Yes! The gods cooperated with me today and showed some mercy, so I was able to go trail riding on Rock. First, I hiked out a little ways into the desert to make sure the bee swarms moved on. It was silent -- just the way I like it.
I took the time to stretch out, because I could feel my right leg locking up after that little walk. I sat with the soles of my feet together, and could press my left knee to the floor, but the right knee was sticking way up and there was too much pain on the outside of my thigh and hip to push it down. However, by the end of the stretch period, I had a lot more flexibility and less pain.
As I was on my way out the door, I suddenly remembered that I was supposed to call the property manager of my house in Nevada and have them arrange to get the septic tank pumped. I stupidly decided to call right then before I forgot, and of course no one was available to take my call. The secretary kept trying to send me to someone's voicemail, and I had to stop her. I said, "I'm leaving right now and can't answer if someone calls me back, so I don't want to leave any messages. I'll call back when I can get a live person."
You could tell that my method was throwing her for a loop. I didn't want to go into great detail about how I've desperately wanted to ride a horse for weeks and now that I've finally got the time, I don't want it thwarted or interrupted by a game of telephone tag. For some reason, I can never just call a person and get something taken care of. It always turns into a huge production with a lot of communications going back and forth.
If I remember, I turn my volume off when I ride the horses, but sometimes I forget, and if the phone rings too loud, it spooks the horse. Then it keeps ringing and the horse is running around trying to get away the sound while I'm trying to dig my phone out of its holster to stop the ringing and control the horse at the same time. I just prefer that people not call me back, but I call them when it's convenient for me. If they're not there, because it's not a convenient time for them, that's fine.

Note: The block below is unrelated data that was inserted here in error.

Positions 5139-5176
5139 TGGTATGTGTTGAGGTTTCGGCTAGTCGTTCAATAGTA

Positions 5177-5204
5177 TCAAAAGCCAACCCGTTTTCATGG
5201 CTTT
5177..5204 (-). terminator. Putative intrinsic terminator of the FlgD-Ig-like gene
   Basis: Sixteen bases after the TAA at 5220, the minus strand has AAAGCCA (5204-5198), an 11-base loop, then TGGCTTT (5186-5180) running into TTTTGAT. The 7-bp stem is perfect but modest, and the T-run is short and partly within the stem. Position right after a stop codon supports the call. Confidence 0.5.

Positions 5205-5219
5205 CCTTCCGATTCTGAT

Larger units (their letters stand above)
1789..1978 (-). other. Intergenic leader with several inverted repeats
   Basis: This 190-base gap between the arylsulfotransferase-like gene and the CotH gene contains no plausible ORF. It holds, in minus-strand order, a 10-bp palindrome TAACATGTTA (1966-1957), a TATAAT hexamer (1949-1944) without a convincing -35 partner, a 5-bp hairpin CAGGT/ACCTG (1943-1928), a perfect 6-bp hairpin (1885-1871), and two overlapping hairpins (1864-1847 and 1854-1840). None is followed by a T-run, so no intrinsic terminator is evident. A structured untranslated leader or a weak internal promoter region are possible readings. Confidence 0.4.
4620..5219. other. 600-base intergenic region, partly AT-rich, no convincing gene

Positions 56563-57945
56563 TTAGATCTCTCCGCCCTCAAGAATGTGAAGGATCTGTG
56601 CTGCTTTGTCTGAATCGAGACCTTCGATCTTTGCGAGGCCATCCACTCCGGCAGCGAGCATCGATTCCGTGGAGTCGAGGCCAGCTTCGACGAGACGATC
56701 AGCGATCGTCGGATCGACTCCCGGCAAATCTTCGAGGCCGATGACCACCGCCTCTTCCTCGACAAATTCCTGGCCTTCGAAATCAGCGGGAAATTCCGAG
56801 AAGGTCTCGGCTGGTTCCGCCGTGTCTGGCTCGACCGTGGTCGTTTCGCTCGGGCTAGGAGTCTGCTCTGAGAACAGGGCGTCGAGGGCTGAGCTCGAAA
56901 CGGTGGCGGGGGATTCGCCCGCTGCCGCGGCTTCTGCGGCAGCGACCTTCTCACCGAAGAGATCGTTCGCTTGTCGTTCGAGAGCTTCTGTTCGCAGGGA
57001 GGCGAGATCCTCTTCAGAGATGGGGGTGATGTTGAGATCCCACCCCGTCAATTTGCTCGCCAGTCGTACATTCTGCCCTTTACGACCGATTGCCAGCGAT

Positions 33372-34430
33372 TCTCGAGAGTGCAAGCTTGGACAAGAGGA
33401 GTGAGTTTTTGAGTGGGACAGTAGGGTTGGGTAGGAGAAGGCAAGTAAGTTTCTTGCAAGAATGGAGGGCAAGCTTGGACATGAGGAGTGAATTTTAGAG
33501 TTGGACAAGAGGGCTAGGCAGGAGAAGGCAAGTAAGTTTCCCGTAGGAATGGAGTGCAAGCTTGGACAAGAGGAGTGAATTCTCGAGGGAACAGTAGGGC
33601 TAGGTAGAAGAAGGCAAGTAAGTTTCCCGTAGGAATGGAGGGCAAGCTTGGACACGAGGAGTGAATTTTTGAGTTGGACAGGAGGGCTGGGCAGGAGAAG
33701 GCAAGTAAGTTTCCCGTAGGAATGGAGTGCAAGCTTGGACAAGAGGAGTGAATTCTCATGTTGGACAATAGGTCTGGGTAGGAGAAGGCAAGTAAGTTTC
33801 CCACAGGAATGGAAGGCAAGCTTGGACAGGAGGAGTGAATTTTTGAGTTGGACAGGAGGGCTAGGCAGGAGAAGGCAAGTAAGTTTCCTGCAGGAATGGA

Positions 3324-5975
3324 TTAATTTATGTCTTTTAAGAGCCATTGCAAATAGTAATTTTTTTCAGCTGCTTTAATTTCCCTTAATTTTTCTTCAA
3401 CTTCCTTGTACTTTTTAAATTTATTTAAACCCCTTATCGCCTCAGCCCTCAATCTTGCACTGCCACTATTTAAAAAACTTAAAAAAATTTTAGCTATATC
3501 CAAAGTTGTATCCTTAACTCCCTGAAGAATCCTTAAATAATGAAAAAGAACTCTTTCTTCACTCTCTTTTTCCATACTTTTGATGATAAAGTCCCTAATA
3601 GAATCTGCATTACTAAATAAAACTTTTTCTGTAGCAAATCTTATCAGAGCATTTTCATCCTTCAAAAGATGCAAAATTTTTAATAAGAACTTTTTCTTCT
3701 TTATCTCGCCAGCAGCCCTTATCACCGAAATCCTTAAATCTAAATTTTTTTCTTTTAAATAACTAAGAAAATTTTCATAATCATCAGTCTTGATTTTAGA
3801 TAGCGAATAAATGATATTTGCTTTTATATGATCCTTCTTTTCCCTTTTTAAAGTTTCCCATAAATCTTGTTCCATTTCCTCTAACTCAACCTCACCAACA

I recently turned off the notification sounds for text messages all together, because Amazon has been obnoxious about reminding me to use my Prime benefits and to continue listening to some music track I stopped in the middle because I was busy. Now my phone vibrates when I get a notification or text message and somehow that's worse. That freaks the dogs out. The horses think it's a fly pestering them. The battery on my mobile phone has been running down quickly and requiring a charge twice a day, and it's built into the phone, so I may be due for a newer, smarter phone that will actually mean "none" and I pick "none" for what I want to hear and feel when someone sends a message. To me, "none" means no tune and no vibration, period. It will also be nice to have a feature that allows me to block certain callers.
No sooner did I start tacking up Rock when I heard a truck making a ruckus somewhere nearby. I looked up and saw that it was a city truck blocking the gate to the bridle trails. I blurted out to myself, "Are you kidding me? I've been waiting all week for a moment to ride, and you guys have to do trail maintenance right now?"
I was so discouraged. I was really beginning to feel like the universe hated me and did not want me to be happy. I tacked up Rock anyway, hoping they'd be gone by the time I was ready to ride, and they did leave. However, later I saw the power company's cranes out there putting up power poles and I nearly flipped out. I've had two falls and two springs ruined by those trucks, cranes, and men with power tools on the bridle trails. You'd think they'd be done by now. As we got closer to the cranes, I realized that they were actually on a street next to the trails, and not on the trails themselves, which made me feel better. At least I shouldn't have to deal with low flying helicopters surveying the power lines where I ride.
Anyway, my ride on Rock was pretty darn near close to perfect. He was so well behaved. I could even steer him around cholla balls and saplings. He did have one tiny spook when the wind picked up and rattled something in a bush. He just jumped away from it and spun to face it. Right after that, two hares ran across the trail in front of us, but that didn't scare him. We also saw the raven's nest packed with babies, a vulture eating something off to the side of us, and a roadrunner trotting around.
This is the second ride I've had on him recently in which he did not rush home, so I petted and praised him a lot. He also kept stopping whenever I'd shift my weight in the saddle, which was a pleasant surprise when you consider that I couldn't stop him at all last month. I think he's ready to be ridden by less experienced riders now.